We started this Scrum foundation series explaining we see four underlying concepts of the Scrum framework. In the past series of blog posts we covered the three pillars of Empiricism, and we covered the Scrum Values.

Now that we understand that we need trust, which is built up by living the Scrum Values, to bring transparency and as such have a good basis to inspect and adapt, we can have a look at the self-managing aspect of the Scrum Team.

👉 Self-managing, meaning the team internally decides who does what, when, and how.

Allowing to take more decisions = more mandate = more autonomy = higher motivation =  higher effectivity.

In order to make good decisions, information needs to be readily available. This is where the transparency of the different Scrum Artifacts plays an important role.


Let’s take a look at the Increment.

The Increment is a stepping stone towards the Product Goal, and as such provides a common understanding about the current state of the product.

Asking a question to the stakeholders what would be most beneficial to them now that they know the current state provides new insights in the importance from a customer/user perspective. This is important input for ordering the Product Backlog.
And so the Increment supports deciding on what and when
 Current usage data provides significant information on where things go wrong. What approaches seem to work? What approaches seem to miss their target? This provides useful insights into how approaching certain challenges.
And so the Increment supports deciding on how.


Given the Increment provides a common understanding about the current status of the product, any decisions about what, when, and how, are typically supported by information about the Increment.



Self-managing is about having a mandate to take decisions.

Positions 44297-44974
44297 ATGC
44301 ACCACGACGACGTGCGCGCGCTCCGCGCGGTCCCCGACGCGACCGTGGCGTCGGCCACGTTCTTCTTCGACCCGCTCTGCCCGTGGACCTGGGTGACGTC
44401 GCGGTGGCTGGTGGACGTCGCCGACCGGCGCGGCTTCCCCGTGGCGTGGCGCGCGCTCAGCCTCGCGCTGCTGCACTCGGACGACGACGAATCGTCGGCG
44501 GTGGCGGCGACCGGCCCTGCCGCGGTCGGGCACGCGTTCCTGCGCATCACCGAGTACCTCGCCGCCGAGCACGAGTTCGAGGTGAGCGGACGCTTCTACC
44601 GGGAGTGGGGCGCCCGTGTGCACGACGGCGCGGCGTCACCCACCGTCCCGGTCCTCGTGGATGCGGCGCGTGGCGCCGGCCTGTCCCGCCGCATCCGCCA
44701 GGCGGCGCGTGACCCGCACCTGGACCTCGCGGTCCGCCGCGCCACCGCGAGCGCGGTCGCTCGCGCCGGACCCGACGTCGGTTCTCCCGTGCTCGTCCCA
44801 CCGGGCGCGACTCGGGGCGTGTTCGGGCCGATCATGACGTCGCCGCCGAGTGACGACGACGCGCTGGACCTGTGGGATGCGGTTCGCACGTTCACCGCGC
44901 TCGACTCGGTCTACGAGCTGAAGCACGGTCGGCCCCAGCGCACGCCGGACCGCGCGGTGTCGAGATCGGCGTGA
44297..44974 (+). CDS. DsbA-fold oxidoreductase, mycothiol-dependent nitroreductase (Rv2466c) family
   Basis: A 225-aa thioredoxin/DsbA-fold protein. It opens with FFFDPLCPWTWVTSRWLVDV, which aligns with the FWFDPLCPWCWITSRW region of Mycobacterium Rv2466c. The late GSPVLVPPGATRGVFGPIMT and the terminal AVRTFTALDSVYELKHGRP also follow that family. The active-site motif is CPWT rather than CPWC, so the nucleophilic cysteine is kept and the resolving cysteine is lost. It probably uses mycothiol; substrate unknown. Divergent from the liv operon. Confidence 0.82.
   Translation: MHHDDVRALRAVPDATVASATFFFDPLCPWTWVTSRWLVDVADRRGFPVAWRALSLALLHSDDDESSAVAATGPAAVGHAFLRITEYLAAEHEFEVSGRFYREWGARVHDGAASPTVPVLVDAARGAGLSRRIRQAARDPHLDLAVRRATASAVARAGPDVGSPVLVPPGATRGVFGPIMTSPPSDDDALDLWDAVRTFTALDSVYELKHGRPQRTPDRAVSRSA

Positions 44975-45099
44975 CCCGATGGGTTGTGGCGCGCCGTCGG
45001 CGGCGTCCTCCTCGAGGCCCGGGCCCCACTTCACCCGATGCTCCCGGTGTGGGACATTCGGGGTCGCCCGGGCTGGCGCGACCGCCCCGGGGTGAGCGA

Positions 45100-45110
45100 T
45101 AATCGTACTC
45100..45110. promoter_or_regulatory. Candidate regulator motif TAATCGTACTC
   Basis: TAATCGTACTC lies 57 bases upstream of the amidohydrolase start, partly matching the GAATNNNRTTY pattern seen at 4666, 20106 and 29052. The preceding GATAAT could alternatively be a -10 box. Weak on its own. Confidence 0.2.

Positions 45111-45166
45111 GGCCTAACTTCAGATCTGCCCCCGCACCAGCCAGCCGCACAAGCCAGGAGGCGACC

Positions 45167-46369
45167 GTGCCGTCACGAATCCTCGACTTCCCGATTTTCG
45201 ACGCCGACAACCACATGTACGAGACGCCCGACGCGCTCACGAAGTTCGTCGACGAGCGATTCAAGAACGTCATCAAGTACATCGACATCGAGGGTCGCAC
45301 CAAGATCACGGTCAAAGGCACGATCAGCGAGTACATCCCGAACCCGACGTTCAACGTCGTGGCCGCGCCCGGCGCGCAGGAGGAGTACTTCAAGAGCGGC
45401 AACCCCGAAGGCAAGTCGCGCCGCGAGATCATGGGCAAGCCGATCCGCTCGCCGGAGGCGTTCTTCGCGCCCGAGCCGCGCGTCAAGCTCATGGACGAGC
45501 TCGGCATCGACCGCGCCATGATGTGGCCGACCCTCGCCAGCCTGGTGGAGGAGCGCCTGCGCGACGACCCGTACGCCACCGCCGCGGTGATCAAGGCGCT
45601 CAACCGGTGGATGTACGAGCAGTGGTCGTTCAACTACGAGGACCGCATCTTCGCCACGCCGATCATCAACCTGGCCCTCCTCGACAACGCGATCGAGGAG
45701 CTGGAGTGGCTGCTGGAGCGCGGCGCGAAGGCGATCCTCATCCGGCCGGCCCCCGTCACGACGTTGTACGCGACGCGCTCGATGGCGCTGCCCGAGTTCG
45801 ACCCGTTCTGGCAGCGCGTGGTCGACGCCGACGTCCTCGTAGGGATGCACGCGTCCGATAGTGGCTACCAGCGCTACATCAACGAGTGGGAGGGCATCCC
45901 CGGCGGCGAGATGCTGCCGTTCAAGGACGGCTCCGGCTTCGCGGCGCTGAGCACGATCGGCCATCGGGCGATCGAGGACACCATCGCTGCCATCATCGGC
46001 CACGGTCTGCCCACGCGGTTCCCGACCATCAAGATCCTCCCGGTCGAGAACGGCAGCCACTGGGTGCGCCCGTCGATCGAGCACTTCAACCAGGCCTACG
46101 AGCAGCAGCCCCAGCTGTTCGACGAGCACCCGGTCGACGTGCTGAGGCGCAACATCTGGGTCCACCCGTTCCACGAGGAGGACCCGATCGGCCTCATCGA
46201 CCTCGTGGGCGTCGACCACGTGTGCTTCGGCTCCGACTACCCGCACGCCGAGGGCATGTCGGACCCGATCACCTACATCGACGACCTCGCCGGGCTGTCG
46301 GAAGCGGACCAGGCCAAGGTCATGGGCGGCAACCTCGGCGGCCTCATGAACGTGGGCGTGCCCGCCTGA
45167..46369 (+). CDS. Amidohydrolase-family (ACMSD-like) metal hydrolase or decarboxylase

The Increment brings transparency on the current status of the product, and as such supports the Scrum Team when it comes to making decisions about what, when, and how.

Note: without a clear (Product, Sprint and Quality) goal, without clear accountabilities, and without a clear boundaries, self-management will not occur.​



Together with your Scrum Team, evaluate how self-management can be improved by making your Increment even more transparent.

Also think about what additional insights or input the team would benefit from others outside the team about purpose and goals, the team’s accountabilities and the boundaries they have to work within.


I hope you find value in these short posts and if you are looking for more clarifications, feel free to take contact.

If you want to take a deeper dive into the core concepts we are covering in this blog series, then surely check out our Professional Scrum MasterY workshop. We have some scheduled in the coming period.

Don’t want to miss any of these blog posts? Have the professional Scrum foundations series weekly in your mailbox.

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